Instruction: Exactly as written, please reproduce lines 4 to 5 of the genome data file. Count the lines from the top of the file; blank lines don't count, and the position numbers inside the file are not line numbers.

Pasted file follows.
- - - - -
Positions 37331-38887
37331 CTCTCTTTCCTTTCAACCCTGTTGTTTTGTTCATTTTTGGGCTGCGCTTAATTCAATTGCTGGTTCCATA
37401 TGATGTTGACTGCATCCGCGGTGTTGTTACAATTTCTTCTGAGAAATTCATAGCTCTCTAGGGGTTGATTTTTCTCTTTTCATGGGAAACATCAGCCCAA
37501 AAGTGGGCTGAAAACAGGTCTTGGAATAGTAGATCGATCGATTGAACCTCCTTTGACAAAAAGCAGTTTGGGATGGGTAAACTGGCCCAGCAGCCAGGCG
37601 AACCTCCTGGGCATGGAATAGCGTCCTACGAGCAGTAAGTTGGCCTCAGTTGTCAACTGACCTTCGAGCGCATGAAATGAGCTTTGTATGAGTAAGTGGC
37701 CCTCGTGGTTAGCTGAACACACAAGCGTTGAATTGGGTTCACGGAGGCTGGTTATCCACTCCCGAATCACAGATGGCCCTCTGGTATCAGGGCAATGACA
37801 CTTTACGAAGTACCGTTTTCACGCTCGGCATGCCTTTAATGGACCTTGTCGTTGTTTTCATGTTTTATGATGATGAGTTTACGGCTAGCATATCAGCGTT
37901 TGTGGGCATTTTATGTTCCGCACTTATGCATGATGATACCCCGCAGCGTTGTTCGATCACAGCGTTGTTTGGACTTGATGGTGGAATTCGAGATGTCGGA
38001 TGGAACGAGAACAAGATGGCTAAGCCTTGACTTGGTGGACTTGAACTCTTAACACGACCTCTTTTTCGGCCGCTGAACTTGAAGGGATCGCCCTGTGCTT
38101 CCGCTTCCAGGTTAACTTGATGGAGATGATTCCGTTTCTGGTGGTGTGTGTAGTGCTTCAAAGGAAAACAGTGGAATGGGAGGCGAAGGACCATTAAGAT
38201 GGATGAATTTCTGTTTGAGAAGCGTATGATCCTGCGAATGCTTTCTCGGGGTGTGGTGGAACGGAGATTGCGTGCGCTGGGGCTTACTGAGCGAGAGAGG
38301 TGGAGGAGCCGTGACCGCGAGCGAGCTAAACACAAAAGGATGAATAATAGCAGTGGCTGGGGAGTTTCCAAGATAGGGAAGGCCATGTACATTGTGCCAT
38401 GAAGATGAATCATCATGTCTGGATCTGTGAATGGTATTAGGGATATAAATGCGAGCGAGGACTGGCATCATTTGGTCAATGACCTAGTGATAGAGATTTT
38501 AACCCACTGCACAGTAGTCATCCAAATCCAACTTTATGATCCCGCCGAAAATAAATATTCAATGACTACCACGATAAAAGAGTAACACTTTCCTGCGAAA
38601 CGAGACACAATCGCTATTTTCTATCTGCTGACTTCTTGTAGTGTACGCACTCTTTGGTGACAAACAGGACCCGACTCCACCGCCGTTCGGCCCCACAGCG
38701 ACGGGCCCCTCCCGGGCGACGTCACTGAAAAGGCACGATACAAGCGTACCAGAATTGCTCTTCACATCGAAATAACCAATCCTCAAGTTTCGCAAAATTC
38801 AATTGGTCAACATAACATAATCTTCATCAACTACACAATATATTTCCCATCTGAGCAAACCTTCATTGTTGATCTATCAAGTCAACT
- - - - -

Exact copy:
37501 AAGTGGGCTGAAAACAGGTCTTGGAATAGTAGATCGATCGATTGAACCTCCTTTGACAAAAAGCAGTTTGGGATGGGTAAACTGGCCCAGCAGCCAGGCG
37601 AACCTCCTGGGCATGGAATAGCGTCCTACGAGCAGTAAGTTGGCCTCAGTTGTCAACTGACCTTCGAGCGCATGAAATGAGCTTTGTATGAGTAAGTGGC